Zygomycosis in the 1990s in a tertiary-care cancer center

Clin Infect Dis. 2000 Jun;30(6):851-6. doi: 10.1086/313803. Epub 2000 Jun 13.


Twenty-four patients with cancer met predetermined criteria for a diagnosis of zygomycosis over a 10-year period at our institution. All had hematologic malignancy, and most had either neutropenia or steroid use as a risk factor. Pulmonary involvement mimicking invasive aspergillosis was the most common presentation, and dissemination was seen in 58% of patients on whom autopsies were performed. Three-fourths of the patients with pulmonary zygomycosis had pathogenic microorganisms other than zygomycetes isolated from respiratory specimens. The sensitivity of cultures in detecting zygomycetes from respiratory specimens was low. A culture positive for zygomycetes was typically a preterminal finding in the fatal, acute cases. Two-thirds of the patients died. Favorable outcome seemed to correlate with lack of pulmonary involvement, surgical debridement, neutrophil recovery, and a cumulative total amphotericin B dose of 2000 mg. Therapy with high-dose amphotericin B, combined with aggressive surgery and immune reconstitution, offers the best chance for survival of cancer patients with zygomycosis.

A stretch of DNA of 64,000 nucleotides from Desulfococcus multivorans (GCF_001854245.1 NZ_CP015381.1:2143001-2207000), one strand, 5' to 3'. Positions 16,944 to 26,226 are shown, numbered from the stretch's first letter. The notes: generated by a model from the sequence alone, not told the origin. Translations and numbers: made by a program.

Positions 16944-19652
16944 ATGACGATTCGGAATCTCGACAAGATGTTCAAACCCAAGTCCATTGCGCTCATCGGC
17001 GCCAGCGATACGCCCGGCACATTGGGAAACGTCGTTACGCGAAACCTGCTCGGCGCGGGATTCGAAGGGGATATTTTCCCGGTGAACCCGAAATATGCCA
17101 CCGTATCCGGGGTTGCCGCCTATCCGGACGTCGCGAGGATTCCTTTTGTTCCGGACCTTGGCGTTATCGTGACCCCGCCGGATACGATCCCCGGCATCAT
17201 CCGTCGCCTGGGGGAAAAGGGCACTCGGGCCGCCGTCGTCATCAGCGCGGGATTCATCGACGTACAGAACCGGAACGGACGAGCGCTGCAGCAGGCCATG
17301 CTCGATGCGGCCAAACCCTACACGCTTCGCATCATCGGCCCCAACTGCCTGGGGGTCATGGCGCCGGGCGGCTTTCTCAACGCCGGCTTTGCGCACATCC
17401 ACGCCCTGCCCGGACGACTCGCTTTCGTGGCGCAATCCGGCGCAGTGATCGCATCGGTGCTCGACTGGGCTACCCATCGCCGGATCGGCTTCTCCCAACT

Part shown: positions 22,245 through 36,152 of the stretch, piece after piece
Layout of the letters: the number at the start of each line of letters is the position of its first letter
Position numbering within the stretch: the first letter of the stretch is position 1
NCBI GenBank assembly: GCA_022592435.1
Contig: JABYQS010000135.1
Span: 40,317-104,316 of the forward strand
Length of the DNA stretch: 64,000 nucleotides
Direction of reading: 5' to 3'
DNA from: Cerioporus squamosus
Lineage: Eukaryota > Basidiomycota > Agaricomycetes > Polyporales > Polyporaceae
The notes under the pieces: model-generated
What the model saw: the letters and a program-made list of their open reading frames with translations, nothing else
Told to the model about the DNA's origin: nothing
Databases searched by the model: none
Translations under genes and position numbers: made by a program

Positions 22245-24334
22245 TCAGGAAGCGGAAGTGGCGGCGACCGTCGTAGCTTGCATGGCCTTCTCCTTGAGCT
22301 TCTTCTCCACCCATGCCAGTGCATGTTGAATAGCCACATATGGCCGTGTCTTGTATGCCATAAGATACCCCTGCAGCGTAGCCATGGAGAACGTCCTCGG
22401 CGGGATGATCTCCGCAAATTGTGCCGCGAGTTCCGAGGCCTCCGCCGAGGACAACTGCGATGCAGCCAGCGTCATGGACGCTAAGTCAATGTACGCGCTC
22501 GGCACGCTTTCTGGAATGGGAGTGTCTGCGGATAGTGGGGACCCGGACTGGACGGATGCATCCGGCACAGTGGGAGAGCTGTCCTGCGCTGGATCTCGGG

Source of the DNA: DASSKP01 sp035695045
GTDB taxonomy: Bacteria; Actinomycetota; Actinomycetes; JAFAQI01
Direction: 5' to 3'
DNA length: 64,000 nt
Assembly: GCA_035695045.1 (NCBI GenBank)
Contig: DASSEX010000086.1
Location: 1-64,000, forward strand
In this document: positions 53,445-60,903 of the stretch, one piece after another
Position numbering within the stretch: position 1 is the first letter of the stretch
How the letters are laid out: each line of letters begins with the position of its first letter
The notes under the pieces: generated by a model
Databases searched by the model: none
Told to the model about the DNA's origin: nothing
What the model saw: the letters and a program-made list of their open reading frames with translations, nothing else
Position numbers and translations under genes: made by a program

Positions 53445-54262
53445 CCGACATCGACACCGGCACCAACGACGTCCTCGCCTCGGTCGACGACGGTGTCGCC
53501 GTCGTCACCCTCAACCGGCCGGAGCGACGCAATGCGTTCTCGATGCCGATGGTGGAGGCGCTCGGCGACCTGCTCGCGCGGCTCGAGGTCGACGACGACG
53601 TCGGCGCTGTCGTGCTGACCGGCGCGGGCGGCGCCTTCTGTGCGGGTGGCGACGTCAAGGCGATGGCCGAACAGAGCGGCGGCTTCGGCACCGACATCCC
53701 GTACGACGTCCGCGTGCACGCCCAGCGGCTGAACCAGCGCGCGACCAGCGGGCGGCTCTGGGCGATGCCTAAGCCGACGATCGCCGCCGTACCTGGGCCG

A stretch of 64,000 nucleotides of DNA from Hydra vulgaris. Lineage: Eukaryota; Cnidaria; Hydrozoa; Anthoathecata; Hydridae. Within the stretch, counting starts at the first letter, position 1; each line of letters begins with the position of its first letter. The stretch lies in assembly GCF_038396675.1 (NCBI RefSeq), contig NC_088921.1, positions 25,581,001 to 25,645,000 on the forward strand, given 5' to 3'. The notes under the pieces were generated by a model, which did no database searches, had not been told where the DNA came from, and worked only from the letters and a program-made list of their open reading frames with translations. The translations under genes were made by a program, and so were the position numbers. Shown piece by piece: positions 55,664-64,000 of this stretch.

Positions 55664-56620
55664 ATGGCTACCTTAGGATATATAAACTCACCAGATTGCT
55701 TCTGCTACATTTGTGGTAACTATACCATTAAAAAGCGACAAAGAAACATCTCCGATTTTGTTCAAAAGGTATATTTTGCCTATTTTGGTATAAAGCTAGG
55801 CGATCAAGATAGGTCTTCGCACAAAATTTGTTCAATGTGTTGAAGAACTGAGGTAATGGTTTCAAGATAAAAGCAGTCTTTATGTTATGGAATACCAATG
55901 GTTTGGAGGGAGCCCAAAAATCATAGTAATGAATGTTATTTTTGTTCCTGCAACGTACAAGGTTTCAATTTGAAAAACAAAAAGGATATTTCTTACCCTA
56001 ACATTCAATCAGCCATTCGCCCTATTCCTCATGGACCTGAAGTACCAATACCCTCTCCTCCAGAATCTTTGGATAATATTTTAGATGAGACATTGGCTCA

MeSH terms

  • Cancer Care Facilities*
  • Female
  • Hematologic Neoplasms / complications*
  • Humans
  • Lung Diseases, Fungal / epidemiology*
  • Lung Diseases, Fungal / microbiology
  • Male
  • Mucorales / classification
  • Mucorales / isolation & purification*
  • Mucormycosis / epidemiology*
  • Mucormycosis / microbiology
  • Retrospective Studies
  • Risk Factors